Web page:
Thursday, 13 May 2010

Field Of Glory :: Two Games In

Early last month I wrote about my first game of FOG.  With the help of James Hamilton as umpire, I pitted my Mongol Conquest army against Graham Hutchinson’s Early Russians.  Since then Graham and I have had two further “solo” games to see how we’d get on without James’ help.   For these games Graham used his Later Russians.  I stuck with my Mongol Conquest army.  Here’s what we’ve learnt:

Turn sequence
  • I can only repeat the standard advice to use the full turn sequence from the off but would also advise against trying to rush through the sequence.
  • In the first game we were seduced by the simplicity of the early moves and got caught out later on.  In the second game we agreed to slow down and methodically follow the sequence which has helped things sink in.
  • The FOG turn indicator I developed didn’t help us as much as I thought it would.  This is because we don’t yet have enough experience to safely use any form of abbreviated aide memoire.
Combat
  • As former DBMM players we struggled with deciding who’d won combats that involved more than one battle group a side; even though it’s incredibly simple with a winner inflicting more hits than they received.
  • Reading the rules after the first “solo” game solved this one for us and it didn’t cause us any problems in the second game.
Points of Advantage (POA)
  • After two “solo” games we thought we had this under control but we hadn’t.  We applied the factors correctly and then made two separate mistakes.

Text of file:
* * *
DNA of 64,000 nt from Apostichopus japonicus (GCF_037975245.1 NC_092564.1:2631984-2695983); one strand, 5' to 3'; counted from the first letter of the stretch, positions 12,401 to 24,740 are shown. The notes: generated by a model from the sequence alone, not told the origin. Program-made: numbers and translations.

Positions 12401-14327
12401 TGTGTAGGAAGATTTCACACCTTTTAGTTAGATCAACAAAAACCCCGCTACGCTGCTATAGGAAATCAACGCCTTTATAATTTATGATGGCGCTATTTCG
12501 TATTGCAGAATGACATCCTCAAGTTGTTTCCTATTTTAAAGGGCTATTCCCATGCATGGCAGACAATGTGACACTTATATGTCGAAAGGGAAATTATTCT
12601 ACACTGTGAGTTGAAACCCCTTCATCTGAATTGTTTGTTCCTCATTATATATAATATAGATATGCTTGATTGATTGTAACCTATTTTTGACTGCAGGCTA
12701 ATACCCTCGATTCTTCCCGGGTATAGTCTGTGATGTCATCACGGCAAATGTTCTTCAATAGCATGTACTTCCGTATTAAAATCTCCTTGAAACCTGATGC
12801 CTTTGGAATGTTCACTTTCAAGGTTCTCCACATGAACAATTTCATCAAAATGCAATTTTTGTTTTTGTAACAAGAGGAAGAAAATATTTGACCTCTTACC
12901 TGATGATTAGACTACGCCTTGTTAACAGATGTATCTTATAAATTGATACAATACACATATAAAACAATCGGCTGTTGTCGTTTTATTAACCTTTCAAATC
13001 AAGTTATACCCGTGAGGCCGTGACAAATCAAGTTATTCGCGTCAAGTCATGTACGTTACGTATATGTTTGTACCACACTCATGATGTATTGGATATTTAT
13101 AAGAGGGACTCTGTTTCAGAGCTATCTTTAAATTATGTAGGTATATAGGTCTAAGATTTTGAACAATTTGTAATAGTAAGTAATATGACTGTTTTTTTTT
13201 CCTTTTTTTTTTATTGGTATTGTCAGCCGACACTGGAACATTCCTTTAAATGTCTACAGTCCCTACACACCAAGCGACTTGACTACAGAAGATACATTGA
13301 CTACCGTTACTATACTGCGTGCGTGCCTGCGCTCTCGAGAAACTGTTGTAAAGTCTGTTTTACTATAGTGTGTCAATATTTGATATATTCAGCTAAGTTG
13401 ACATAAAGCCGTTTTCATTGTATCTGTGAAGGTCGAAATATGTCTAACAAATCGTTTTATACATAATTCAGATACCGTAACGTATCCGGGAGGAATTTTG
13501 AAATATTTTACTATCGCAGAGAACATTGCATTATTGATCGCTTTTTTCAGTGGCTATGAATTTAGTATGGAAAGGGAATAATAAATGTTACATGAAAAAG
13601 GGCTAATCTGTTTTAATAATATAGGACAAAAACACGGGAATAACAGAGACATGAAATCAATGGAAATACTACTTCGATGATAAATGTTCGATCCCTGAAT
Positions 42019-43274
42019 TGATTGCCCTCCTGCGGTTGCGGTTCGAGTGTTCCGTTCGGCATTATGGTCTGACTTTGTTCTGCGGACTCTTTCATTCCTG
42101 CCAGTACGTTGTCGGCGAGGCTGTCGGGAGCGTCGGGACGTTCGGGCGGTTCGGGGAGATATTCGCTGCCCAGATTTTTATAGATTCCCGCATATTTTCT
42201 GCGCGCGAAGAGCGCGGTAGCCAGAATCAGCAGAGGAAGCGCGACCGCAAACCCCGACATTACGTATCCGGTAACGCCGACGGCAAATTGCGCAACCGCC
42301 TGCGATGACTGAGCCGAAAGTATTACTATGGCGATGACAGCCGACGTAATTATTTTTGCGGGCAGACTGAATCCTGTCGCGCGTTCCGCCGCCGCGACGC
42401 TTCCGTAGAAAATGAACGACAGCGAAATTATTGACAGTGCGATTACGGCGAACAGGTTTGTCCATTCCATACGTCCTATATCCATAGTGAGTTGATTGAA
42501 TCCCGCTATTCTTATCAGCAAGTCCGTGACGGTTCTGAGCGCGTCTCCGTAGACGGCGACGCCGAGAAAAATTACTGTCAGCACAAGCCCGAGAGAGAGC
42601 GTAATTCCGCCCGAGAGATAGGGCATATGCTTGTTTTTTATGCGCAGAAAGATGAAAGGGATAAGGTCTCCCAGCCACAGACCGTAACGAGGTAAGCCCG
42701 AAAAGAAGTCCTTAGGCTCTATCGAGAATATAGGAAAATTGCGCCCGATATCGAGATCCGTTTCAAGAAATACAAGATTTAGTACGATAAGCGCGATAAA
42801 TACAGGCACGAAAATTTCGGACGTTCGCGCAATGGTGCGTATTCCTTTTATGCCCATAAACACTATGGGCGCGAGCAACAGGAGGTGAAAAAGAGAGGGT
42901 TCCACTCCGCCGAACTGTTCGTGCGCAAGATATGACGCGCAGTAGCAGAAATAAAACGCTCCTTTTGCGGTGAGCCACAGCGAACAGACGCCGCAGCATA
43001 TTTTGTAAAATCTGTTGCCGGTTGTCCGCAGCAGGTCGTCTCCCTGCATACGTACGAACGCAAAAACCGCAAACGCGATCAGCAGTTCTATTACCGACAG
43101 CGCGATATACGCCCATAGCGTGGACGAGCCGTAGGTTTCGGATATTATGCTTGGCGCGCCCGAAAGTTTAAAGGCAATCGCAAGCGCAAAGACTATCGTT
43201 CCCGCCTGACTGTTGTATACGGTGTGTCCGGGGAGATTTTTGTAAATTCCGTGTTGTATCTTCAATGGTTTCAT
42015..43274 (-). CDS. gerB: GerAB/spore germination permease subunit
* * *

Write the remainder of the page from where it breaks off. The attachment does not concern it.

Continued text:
• Firstly, in shooting exchanges we allowed opposing POAs to cancel one another out.  Wrong; they both apply. 
  • Secondly, in combat we only applied any net POAs once not to both sides as we should; a net POA is a plus to one side and a negative to the other.
  • I put this down to our DBMM heritage where factors only apply once and we will be paying particular attention to this in our next game.
Charging in to an existing melee
  • This is another DBMM hang over.  Graham tried to move into an existing melee which is pure DBMM.  In FOG you have to charge in at the beginning of the turn; an important consideration for competitions where opponents may not allow you to move out of sequence.
Speed of play
  • The terrain selection and game start up procedures are really fast.  I like these a lot; simple, straightforward and easily memorised.
  • In general, the rulebook has stood up well and has been clear on the occasions we’ve needed to refer to it.  I can recommend the FOG Players’ Index as this helped us find things in the rule book really quickly.
  • Despite the early moves being very quick both games took us ages; roughly twice as long as an equivalent DBMM game. Every time we tried to pick up the pace things went awry; not really wrong just confusing. 
  • Graham & I both found it difficult to deliver the coup de grace. There were many positions where, had we been playing DBMM, we would have acted decisively to destroy elements and break commands.  So far neither of us can do the equivalent in FOG.
With these early FOG games I’m really only playing to learn the mechanisms.  In the last game I did try a few more ambitious tactical manoeuvres just to see what happened; needless to say they didn’t work.  However, the fact that I’m trying tactics is a step forward. 

This weekend we’ve arranged a fourth game and this time James Hamilton will act as a “silent umpire” to correct our mistakes.  This will be an important test for us and should help us nip any emerging bad habits in the bud.

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